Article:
PanIIT, a conglomeration of alumni of the seven Indian Institutes of Technology, is to hold its 2010 conclave from October 29-31 in New Delhi. The focal theme of the three-day meet is “Sustainable Transformation: Our New India“.
“Participants would have the unique opportunity to tap into the experience of globally recognised thought leaders, to learn from peers in a collaborative learning environment…,” reads the mission statement.
Among the globally recognised thought leaders providing gyan at the gab-fest are the likes of economist Jeffrey Sachs, technologist Nandan Nilekani and columnist Thomas L. Friedman.
And “India’s future Nobel laureate“, Sri Sri Ravi Shankar.
In session “S20”, on the concluding day of the conclave, “Mr Shankar” is expected to throw kindly light between 10.45 and 11.30 am. Not all IITians are enthused by the thought. Below is the full text of a press release issued by “PanIIT Ravi Shankar Protest Committee”:
The mantra of PanIIT conclave for this year is “Sustainable Transformation: our new India”.
Will Ravi Shankar be able to help us in being a role model in achieving this objective? Even a cursory glance at his achievement sans all the spin by the media will show how IIT alumni will be totally misled and get the wrong message.
PanIIT conclave is an opportunity to send strong messages by inviting those leaders who have been successful in projecting good values. Ravi Shankar has certainly been a superb salesman in marketing sudarshan kriya. His Art of Living foundation has been successful in earning huge profits while being a charitable organization.
Unfortunately, the values represented by his activities are not the ones for us to emulate. Especially when corruption is the top agenda item in India preventing the proper development of India, should we invite some one like Ravi Shankar?
Would we invite Ambani brothers despite their enormous wealth to give a talk on values and sustainability?
In one of the satsangs, when he was asked about global warming and climate change, Ravi Shankar seriously compared it to the Y2K problem, and how Y2K was not a problem and so also global warming. Either he was not aware of the enormous efforts by the world to avoid Y2K or he gave a wrong analogy.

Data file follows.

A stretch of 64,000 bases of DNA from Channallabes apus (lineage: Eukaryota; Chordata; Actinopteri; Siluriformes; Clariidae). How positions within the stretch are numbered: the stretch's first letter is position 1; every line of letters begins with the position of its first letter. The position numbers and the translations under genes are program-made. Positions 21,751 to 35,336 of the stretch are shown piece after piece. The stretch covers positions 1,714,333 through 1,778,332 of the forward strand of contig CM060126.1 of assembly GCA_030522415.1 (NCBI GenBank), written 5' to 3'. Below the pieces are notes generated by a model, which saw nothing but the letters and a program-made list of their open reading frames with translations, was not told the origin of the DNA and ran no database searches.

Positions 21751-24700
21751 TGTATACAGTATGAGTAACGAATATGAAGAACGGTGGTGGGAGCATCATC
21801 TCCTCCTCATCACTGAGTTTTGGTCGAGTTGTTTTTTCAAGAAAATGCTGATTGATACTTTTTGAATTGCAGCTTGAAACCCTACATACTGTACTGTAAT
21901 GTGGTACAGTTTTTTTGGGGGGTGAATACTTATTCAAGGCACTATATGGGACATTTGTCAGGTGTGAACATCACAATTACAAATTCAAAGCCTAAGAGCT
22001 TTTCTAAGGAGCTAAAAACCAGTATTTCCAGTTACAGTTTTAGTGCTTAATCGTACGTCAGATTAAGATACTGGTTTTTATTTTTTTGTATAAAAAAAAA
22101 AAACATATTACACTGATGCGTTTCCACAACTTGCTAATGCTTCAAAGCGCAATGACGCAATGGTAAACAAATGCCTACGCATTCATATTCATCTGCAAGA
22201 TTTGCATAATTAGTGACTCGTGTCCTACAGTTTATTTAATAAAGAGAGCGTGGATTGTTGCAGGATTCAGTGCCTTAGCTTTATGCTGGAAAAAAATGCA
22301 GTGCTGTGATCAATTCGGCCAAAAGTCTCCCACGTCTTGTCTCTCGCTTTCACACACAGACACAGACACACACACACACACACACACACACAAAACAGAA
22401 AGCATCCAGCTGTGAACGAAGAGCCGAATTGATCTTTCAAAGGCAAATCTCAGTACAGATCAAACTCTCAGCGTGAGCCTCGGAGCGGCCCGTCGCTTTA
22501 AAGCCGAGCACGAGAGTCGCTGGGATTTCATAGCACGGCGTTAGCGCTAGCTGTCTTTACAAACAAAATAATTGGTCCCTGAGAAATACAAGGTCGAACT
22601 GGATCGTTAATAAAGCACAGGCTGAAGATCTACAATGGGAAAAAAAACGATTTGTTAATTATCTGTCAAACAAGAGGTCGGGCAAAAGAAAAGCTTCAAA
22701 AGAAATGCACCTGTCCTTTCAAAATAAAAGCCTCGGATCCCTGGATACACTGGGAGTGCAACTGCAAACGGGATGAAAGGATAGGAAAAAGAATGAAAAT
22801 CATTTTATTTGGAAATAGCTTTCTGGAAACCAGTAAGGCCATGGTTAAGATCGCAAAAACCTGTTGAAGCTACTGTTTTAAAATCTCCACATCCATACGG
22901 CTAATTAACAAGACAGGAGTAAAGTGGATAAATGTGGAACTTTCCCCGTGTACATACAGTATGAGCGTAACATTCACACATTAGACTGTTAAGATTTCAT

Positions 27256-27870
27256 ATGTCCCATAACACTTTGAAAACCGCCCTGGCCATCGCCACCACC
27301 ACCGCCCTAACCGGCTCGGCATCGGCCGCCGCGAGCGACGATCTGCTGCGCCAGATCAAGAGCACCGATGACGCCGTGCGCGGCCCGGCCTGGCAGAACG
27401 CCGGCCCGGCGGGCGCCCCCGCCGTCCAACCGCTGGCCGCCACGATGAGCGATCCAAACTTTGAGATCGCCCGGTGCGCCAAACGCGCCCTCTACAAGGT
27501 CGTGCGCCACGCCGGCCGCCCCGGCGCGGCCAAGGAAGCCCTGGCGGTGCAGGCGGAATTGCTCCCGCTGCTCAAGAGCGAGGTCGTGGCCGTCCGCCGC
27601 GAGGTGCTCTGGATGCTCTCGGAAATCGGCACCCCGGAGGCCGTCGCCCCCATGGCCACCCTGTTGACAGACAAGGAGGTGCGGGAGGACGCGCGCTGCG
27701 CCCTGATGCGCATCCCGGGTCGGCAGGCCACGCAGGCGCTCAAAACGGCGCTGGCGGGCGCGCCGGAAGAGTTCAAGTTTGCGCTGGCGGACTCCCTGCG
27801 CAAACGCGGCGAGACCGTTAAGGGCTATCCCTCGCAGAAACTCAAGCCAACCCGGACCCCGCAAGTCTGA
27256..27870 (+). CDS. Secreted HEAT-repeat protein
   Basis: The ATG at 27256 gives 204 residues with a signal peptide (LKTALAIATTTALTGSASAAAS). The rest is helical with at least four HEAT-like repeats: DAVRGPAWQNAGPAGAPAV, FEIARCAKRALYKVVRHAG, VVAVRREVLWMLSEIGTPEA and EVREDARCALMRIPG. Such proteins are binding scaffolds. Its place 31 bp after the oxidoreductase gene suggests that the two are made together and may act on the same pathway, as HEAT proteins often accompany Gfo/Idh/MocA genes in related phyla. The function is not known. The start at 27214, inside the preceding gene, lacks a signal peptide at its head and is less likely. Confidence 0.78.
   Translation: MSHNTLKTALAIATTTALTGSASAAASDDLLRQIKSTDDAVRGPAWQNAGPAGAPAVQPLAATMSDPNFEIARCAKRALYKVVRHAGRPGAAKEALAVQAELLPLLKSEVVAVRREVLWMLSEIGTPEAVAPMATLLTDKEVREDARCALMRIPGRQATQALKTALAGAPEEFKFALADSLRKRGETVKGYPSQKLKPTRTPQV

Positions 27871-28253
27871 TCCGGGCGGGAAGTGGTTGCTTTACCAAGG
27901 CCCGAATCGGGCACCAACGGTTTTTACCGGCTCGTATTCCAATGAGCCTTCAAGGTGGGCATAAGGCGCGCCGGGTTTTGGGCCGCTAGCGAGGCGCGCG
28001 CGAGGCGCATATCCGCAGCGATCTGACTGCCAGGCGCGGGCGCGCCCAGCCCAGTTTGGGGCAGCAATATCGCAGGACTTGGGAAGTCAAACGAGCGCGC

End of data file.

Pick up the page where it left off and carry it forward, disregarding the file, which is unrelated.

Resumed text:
When he was asked how to solve Kashmir problem, his “insightful” comment was that youth should get involved. Was it supposed to be a joke?
While the web sites of AOL give all the information about how to enroll for basic and advanced courses, how he has been involved in solving all the world problems like Iraq, Kashmir, Kosovo, Sri Lanka, there is no information on what happens to millions it has earned or the assets it has accumulated over the years.
It is true AOL does help the poor, educate the needy and supports worth causes. So do many of our corrupt political leaders and unethical businessmen. Do such acts of goodwill wash their sins?
Any charitable organisation seeking donation is expected to be transparent and publish its accounts. Why has AOL not published them? Has it paid any income taxes on its earnings as any business activity would? What kind of values it transmits when there is no transparency?
It is possible to give a long list of reasons why inviting Ravi Shankar was a wrong decision. But the above short explanation should be more than adequate. Some of us protestors, even at the risk of being rude to an invited guest (we do feel guilty), wanted to send a message to organisers to be more vigilant in inviting the right kind of people for future conclaves. We also invite attendees even at this late stage to show our disappointment by not attending the event where Ravi Shankar would be speaking.
Suresh Adina, Convener, PanIIT Ravi Shankar Protest Committee